Walk With Me – ★★★ (BFI Flare 2022)

Walk With Me – ★★★ (BFI Flare 2022)

When Isabel del Rosal’s feature debut Walk With Me works, it really works. Sadly though, when the film needs to be more direct, it, like its protagonist, hesitates. Nevertheless, there is a solid to great film here, if only it had been bolder.

As she braves life after divorce, young mother Amber (Devin Dunne Cannon) must challenge herself to take some personal risks after finding love in an unexpected place.

When we first meet Amber, she is seemingly fed up with her marriage to Ethan (Daniel Fox), married too young; her marriage has run as far as it will go. So, she finds that new apartment and begins to rebuild her life while sharing custody of their daughter Emily. Here, she reconnects with her estate agent Logan (Bridget Barkan) in a slight cliché meet-cute. An immediate spark strikes between them, and the unsure Amber boldly takes the step into the unknown.

For a film that rushes itself to find the connection between its two leads and provides us with a whirlwind romance for some reason, it grinds itself down to a halt when it gets to the complexity of what coming out and accepting your own sexuality means and as such the dramatic aspect of Walk With Me wavers when we need it to be strong, almost confident with its story. A majority of scenes go on for a touch longer than they necessarily need to, which only compounds the frustration within the story.

It appears as if Isabel del Rosal’s reasoning was to show the intricacies of this relationship. Still, by focusing so much on the finer details, the film gets stuck as we become impatient with its aimlessness. Scenes are included for a bit of good old forced emotional beats, just to have the two connect, and as quickly as it comes up, it is gone again. You can’t help but be frustrated as there is more than enough here to make Walk With Me a standout film.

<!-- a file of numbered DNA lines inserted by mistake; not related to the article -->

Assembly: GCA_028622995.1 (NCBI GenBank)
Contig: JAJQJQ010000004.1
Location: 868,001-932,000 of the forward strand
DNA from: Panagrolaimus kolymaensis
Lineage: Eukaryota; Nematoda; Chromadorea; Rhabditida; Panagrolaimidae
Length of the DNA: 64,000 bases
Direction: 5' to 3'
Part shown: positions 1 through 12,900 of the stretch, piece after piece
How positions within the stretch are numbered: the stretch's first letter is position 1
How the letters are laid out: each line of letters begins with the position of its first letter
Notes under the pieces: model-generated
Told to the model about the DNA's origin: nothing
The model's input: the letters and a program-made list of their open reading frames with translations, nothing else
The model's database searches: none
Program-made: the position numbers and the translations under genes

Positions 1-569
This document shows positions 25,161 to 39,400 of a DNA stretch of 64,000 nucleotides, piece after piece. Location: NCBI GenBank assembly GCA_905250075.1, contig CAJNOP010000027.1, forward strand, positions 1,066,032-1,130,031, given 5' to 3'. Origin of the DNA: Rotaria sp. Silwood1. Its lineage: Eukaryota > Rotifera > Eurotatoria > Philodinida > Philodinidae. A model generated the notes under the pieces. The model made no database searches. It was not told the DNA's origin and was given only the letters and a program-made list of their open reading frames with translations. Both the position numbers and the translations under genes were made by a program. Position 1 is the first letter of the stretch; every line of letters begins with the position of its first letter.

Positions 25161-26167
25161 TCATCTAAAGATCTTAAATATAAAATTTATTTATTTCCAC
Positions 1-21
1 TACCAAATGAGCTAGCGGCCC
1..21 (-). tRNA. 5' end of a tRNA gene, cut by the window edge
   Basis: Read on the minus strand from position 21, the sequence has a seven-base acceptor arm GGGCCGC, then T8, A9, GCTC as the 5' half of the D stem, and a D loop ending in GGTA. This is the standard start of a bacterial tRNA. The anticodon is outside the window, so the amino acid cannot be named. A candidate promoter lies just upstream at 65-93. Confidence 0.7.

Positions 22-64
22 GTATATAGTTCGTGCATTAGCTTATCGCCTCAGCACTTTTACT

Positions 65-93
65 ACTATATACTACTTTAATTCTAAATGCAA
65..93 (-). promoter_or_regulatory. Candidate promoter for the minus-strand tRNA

For what del Rosal doesn’t get right in her script, there are instances of a diamond firmly in the rough here. Absolutely nailing the fears of someone who has just realised their sexuality well into adulthood and what that means for not only them but their friends and family circle. It excels when the film becomes laser-focused on the trepidation of stepping out of your own shadow to be the person you think you should and deserve to be. It just has too much needless padding around it, when a more experienced hand would perhaps be more concise with the direction of the narrative.

Equally, when we get to see the frustration on Logan’s viewpoint, we are on her side. She has been the one to help guide Amber, and no matter how much Amber tries, those stalls in the relationship cut Logan deep. How many cuts is one willing to take before they decide to take that step back to safety?

By giving us both sides of the relationship, Walk With Me allows us to feel for our characters; they are wholly relatable in their writing. Sadly, there is just too much meandering around them to connect as much as we desperately want to fully. Perhaps this is all too harsh on the film, as said it is still a solid film, but you feel enough for the characters and the situation that you want it to be good, that when you see its fault, you can only lament what could have been.


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